Governments in Asia not serious in ending hunger
“As the world celebrates the “World Food Day” yesterday, the Asian Peasant Coalition (APC) marks 16 October as World Hunger Day and exposed the real situation that farmers, fisherfolks and other small food producers in Asia are the most food-insecure and hungry people. Worse, landless farmers are increasing and remain impoverish elsewhere in poor countries,” remarked Rahmat Ajiguna, APC secretary general.
As a result of neoliberal policies, landlessness and violation of peasant rights are intensifying. In the Philippines, according to the Kilusang Magbubukid ng Pilipinas (Peasant Movement of the Philippines-KMP), 9 out of 10 Filipino farmers remain landless and do not own the lands they till. Landlessness has worsened in the past years as a result of massive land grabbing, land use conversion and Public-Private Partnership (PPP) projects promoted by the Aquino government and private investors.
Meanwhile, Nasrin Sultana, APC Coordinating Council member said, “Out of Bangladesh’s more than 160 million inhabitants, close to 4.5 million are completely landless, mostly in rural areas, according to a 2008 Bangladesh Bureau of Statistics survey. In reality however, the number of landless people is higher than government statistics. In 2008, 13% of rural households were landless and this is increasing (it was only 9% in 1983-84).”
“Unfortunately, 60% of the world’s hungry are women and 300 million children go hungry every day. Every 10 seconds, a child dies from hunger while around 9 million people die of hunger and hunger-related diseases every year,” added Sultana, also the President of the National Women Farmers and Workers Association (JKSS)
FAO’s theme for World Food Day is “Social Protection and Agriculture.” It says that, “Social protection systems have become an important tool in the fight against hunger. More than 100 countries implement conditional or unconditional cash transfer programmes that focus on promoting food security and nutrition, health and education, particularly for children.” ILO estimates that 70 percent of the world’s poor still do not have access to adequate social protection.
“In Bangladesh, the conditional cash transfer (CCT) covers secondary education (Bangladesh’s Female Secondary School Assistance Program or FSSAP) while Indonesia covers primary and secondary education (Indonesia’s Jaring Pengamanan Sosial or JPS). In the Philippines, despite spending P245-billion for CCT since 2008, poverty is undeniably increasing. According to Ibon Foundation’s poverty survey, 7 out of 10 respondents considered themselves as poor. This is consistent with the estimate that some 66 million Filipinos are living with a P125 (US $ 2.7) daily income or even less,” remarked Rahmat Ajiguna, APC secretary general based in Indonesia.
“Despite the proliferation of such CCT programs around the world, poverty is ever growing. The CCT in the Philippines, Bangladesh, Indonesia, Pakistan and other parts of the world is actually a dole-out program that merely exacerbates each country’s debt — after all, the program is partially funded through loans from the World Bank (WB) and Asian Development Bank (ADB),” added Rahmat also the secretary general of the Aliansi Gerakan Reforma Agraria (AGRA).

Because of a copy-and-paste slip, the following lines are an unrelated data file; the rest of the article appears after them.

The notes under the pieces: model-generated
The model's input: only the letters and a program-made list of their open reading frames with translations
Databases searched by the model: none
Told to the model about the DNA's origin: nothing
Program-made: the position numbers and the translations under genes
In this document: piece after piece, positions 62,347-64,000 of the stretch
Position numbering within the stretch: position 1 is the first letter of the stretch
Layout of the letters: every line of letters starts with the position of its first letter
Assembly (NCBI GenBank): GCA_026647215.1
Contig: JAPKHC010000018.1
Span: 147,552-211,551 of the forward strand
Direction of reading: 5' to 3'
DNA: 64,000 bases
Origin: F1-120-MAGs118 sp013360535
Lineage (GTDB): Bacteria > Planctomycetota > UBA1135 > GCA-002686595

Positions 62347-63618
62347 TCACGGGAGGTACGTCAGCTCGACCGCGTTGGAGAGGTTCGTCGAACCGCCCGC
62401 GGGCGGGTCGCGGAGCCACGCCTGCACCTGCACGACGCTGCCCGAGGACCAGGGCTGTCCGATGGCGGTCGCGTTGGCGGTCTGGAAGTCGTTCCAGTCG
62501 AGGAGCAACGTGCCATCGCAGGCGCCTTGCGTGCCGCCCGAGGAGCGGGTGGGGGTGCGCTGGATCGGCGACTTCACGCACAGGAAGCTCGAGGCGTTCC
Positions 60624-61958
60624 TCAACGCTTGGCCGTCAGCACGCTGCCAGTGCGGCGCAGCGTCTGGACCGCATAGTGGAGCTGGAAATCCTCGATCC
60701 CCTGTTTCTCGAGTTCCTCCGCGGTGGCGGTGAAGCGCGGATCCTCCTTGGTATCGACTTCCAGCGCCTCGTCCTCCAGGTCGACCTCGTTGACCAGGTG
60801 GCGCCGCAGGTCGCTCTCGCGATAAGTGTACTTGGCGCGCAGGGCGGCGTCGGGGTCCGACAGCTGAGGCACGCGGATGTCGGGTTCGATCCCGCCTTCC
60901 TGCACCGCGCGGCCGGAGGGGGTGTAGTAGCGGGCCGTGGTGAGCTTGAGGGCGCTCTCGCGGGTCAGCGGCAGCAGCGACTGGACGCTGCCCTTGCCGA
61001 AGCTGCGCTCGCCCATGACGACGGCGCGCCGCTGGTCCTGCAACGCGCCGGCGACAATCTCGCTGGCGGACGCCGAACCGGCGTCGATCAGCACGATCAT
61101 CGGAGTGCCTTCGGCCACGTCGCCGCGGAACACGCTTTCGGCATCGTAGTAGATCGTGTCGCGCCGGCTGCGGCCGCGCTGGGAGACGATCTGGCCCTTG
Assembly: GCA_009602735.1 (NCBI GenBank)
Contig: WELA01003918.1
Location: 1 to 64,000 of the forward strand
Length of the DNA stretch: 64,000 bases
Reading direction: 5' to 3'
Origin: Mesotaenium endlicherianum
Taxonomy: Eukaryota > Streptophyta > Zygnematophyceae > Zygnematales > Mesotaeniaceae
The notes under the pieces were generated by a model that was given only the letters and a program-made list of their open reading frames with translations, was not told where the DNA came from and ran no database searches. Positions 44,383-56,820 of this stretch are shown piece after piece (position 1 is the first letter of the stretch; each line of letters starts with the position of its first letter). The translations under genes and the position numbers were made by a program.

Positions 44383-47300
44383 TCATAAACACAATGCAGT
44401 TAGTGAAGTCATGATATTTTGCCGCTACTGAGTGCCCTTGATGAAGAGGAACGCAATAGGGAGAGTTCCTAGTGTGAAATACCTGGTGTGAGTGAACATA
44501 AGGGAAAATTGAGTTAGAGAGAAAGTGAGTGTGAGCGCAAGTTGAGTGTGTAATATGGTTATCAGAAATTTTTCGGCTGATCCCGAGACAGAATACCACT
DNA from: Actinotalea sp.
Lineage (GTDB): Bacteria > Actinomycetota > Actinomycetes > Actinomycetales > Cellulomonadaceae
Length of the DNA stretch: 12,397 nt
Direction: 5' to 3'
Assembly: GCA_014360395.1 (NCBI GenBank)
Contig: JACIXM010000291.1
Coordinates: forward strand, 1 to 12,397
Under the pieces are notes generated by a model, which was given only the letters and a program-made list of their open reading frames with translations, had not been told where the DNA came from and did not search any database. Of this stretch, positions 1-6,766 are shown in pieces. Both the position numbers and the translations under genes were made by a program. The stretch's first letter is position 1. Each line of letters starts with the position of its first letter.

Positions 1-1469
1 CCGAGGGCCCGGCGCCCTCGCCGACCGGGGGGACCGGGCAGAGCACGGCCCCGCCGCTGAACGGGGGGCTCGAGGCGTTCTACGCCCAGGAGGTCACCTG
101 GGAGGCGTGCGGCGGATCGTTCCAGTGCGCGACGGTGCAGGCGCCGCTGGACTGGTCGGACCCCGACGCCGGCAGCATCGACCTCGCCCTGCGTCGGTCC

“Governments in Asia, in partnership with multilateral institutions and corporations are really not serious in ending hunger. They are actually aggressively promoting large-scale foreign and domestic investments in agriculture tied to neo-liberal policies. Governments in Asia are marketing Public Private Partnership (PPP) scheme, where both domestic and foreign investors will be given legal authority to make it easy for them to further intensify land grabbing, to multiply plunder of available resources and step-up corporate takeovers of other vital sections of the economy,” stated Rafael Mariano, KMP national chairperson.
“In the Philippines, the Aquino government’s Clark Green City project that covers 36,000 hectares of productive and abundant agricultural lands will displace some 20,000 Aeta and farmer families in the towns of Capas, Bamban, Angeles City, and Mabalacat. The Central Luzon Link Expressway (CLEX) would convert prime agricultural lands and home lots of about 319.5 hectares in Central Luzon, the country’s rice-granary. The CLEX will affect almost 400 farmers and 10,000 agricultural workers. In Andra Pradesh, India, the government will grab 12,000 hectares of prime agricultural lands in the name of new capital City that will displace at least 100,000 peasants,” added Mariano, also the Chairperson of APC.
“Millions of hectares of land have been grabbed and handed over to either foreign or domestic investors. By altering land laws to favour the interests of investors, national governments have accelerated land grabbing. In Manipur, Northeast India, the Mapithel Dam project if completed will submerge 1,215 hectares of land in Senapati and Ukhrul district. The lands belong to people from Tangkhul and Kuki tribes,” ended Mariano.
The APC organized coordinated actions yesterday in Bangladesh, Pakistan, Sri Lanka, India, Indonesia and the Philippines stating that “to end hunger, advancing the struggle for genuine agrarian reform and building anti-imperialist movement is necessary.” #
Rafael V. Mariano (Philippines)
APC Chairperson and KMP National Chairperson
Rahmat Ajiguna (Indonesia)
APC Secretary General and AGRA Secretary General
Mobile no.: +62 82110857684